Guilty verdict for reporter arrested at Annandale parade

Last October we reported about the arrest of Wilfred Michael Stark III.


Wilfred Michael Stark III
FCPD photo

Stark, a reporter for the political news website Shareblue Media, was arrested at Annandale’s annual community parade. Fairfax County police said that the arrest occurred after an officer asked Stark to move from the street onto the sidewalk. Police say Stark was blocking the start of the parade and creating a disturbance.

A video shows Stark moving onto the sidewalk but then arguing with the officer and cursing. As the officer tries to handcuff Stark the video appears to show him becoming unruly. As more officers arrive, the video showed Stark being taken to the ground and, eventually, being handcuffed.

Two sides to the story

Stark told a different story. He sent an email to the Washington Post claiming the incident began when a police officer asked him to stay away from a van carrying Republican gubernatorial candidate Ed Gillespie as the parade was about to begin. Stark claims he told the officer he was a reporter covering Gillespie.

Tuesday afternoon a Fairfax County General District Court judge found Stark guilty of disorderly conduct and fined him $500. Judge Mark Simmons told the courtroom that officers gave Stark “a lot of breaks” and that he went from “being a reporter to an actor.” Stark was found not guilty of resisting arrest.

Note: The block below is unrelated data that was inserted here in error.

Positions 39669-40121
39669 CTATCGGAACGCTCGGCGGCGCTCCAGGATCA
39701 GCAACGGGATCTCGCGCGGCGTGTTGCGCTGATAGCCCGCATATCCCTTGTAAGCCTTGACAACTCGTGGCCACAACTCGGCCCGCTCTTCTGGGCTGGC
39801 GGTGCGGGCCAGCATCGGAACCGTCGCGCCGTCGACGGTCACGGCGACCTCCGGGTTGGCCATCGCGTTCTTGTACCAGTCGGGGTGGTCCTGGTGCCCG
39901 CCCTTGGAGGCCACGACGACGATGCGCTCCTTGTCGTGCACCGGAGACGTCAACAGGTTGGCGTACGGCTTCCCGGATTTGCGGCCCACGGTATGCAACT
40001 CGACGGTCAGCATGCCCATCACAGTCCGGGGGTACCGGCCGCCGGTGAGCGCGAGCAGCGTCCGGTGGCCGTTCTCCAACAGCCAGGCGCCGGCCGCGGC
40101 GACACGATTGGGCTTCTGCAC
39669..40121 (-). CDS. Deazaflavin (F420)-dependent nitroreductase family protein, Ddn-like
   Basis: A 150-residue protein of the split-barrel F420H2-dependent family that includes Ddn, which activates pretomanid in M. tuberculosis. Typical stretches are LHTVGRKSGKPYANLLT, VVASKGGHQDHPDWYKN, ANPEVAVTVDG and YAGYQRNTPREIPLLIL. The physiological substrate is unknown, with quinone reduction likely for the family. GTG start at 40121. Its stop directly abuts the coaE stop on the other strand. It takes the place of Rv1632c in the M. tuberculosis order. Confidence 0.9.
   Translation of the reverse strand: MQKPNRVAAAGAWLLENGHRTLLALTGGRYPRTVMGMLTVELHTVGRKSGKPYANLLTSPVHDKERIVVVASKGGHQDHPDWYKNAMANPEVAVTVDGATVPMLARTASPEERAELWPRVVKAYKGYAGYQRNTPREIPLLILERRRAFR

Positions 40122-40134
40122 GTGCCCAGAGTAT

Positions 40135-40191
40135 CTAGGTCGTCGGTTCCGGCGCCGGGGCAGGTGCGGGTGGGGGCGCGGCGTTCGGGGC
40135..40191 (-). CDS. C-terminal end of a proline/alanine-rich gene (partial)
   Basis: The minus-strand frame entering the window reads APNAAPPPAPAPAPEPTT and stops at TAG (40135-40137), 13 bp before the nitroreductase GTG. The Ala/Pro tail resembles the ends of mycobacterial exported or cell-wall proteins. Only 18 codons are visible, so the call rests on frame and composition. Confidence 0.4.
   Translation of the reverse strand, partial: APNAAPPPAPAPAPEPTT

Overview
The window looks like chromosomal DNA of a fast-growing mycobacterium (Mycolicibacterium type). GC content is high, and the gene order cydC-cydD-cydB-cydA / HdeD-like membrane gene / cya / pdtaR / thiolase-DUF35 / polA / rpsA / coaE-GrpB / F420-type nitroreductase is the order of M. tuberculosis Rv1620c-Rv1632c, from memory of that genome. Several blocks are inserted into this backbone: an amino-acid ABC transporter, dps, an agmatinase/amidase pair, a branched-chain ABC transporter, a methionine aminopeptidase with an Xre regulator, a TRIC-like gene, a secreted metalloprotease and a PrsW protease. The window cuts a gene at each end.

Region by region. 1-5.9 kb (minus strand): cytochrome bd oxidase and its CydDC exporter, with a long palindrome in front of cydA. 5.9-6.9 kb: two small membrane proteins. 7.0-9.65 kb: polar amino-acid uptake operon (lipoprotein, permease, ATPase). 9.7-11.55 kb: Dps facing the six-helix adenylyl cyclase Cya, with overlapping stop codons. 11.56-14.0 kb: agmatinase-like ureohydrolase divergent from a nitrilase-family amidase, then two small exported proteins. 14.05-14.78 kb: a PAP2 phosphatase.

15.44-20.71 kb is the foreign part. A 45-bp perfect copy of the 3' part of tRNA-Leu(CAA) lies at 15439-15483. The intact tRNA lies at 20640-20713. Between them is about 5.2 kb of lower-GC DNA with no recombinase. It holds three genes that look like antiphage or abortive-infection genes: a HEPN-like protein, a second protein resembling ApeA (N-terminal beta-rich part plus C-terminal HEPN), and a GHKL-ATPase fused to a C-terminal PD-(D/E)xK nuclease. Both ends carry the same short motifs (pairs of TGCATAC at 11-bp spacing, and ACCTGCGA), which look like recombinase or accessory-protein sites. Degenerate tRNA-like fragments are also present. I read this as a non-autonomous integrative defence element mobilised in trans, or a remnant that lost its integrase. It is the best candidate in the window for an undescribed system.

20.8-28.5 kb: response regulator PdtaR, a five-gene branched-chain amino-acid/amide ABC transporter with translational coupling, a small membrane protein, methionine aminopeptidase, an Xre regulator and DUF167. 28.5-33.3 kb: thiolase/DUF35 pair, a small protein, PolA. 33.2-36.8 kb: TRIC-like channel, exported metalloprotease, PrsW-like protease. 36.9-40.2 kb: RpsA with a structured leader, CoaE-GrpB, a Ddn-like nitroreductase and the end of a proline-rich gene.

“I am pleased with the judge’s decision,” Fairfax County police Chief Edwin C. Roessler, Jr. said in a news release. “I continue to stand behind the great men and women of the Fairfax County Police Department who work diligently to keep our community members safe every day.”

The police department’s Internal Affairs Bureau continues to investigate the incident.


[UPDATE: An earlier version of this story said that police “assaulted” Stark. Assault is a legal term and should not have been used in this context.]


About the Author

Ed Tobias
Ed Tobias brings more than four decades of reporting and news management experience to his work at FairfaxNews. Tobias managed news coverage for Associated Press Radio for over twenty years.  This included coverage of the 9/11 attacks, the Iraq War, Hurricane Katrina, the death of Princess Diana, the Challenger and Columbia shuttle disasters and national election primaries, conventions and campaigns.  He was part of the team that built AP’s on-line video operation. Prior to joining AP, Tobias was News Director at all-news WTOP in Washington, D.C. He has won two Ohio State Awards for his reporting and producing and he led coverage that won an Edward R. Murrow Award.